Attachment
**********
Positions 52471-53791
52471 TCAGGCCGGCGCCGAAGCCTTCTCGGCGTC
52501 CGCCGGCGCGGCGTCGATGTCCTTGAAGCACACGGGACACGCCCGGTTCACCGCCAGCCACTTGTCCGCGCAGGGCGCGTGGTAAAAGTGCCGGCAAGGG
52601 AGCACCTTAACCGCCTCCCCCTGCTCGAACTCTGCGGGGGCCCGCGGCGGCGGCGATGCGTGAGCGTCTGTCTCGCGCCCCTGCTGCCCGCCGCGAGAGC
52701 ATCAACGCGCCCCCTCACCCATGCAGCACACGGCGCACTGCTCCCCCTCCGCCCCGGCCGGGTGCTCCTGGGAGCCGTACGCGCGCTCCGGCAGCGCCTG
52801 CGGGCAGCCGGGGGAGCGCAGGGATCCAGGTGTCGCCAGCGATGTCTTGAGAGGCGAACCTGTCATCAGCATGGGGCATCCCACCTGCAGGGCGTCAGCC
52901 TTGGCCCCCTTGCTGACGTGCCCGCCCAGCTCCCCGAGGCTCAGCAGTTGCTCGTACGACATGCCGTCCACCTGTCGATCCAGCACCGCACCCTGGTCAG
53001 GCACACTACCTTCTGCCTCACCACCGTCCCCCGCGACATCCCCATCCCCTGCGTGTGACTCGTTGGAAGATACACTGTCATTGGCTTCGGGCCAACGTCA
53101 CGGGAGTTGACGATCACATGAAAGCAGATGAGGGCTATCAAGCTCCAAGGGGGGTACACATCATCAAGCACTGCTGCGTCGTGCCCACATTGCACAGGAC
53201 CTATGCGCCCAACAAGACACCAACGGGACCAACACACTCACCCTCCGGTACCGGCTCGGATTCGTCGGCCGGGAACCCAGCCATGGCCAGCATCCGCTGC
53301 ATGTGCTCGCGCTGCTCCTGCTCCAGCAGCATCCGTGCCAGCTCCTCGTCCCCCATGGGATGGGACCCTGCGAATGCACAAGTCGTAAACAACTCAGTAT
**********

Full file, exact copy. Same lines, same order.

Positions 52471-53791
52471 TCAGGCCGGCGCCGAAGCCTTCTCGGCGTC
52501 CGCCGGCGCGGCGTCGATGTCCTTGAAGCACACGGGACACGCCCGGTTCACCGCCAGCCACTTGTCCGCGCAGGGCGCGTGGTAAAAGTGCCGGCAAGGG
52601 AGCACCTTAACCGCCTCCCCCTGCTCGAACTCTGCGGGGGCCCGCGGCGGCGGCGATGCGTGAGCGTCTGTCTCGCGCCCCTGCTGCCCGCCGCGAGAGC
52701 ATCAACGCGCCCCCTCACCCATGCAGCACACGGCGCACTGCTCCCCCTCCGCCCCGGCCGGGTGCTCCTGGGAGCCGTACGCGCGCTCCGGCAGCGCCTG
52801 CGGGCAGCCGGGGGAGCGCAGGGATCCAGGTGTCGCCAGCGATGTCTTGAGAGGCGAACCTGTCATCAGCATGGGGCATCCCACCTGCAGGGCGTCAGCC
52901 TTGGCCCCCTTGCTGACGTGCCCGCCCAGCTCCCCGAGGCTCAGCAGTTGCTCGTACGACATGCCGTCCACCTGTCGATCCAGCACCGCACCCTGGTCAG
53001 GCACACTACCTTCTGCCTCACCACCGTCCCCCGCGACATCCCCATCCCCTGCGTGTGACTCGTTGGAAGATACACTGTCATTGGCTTCGGGCCAACGTCA
53101 CGGGAGTTGACGATCACATGAAAGCAGATGAGGGCTATCAAGCTCCAAGGGGGGTACACATCATCAAGCACTGCTGCGTCGTGCCCACATTGCACAGGAC
53201 CTATGCGCCCAACAAGACACCAACGGGACCAACACACTCACCCTCCGGTACCGGCTCGGATTCGTCGGCCGGGAACCCAGCCATGGCCAGCATCCGCTGC
53301 ATGTGCTCGCGCTGCTCCTGCTCCAGCAGCATCCGTGCCAGCTCCTCGTCCCCCATGGGATGGGACCCTGCGAATGCACAAGTCGTAAACAACTCAGTAT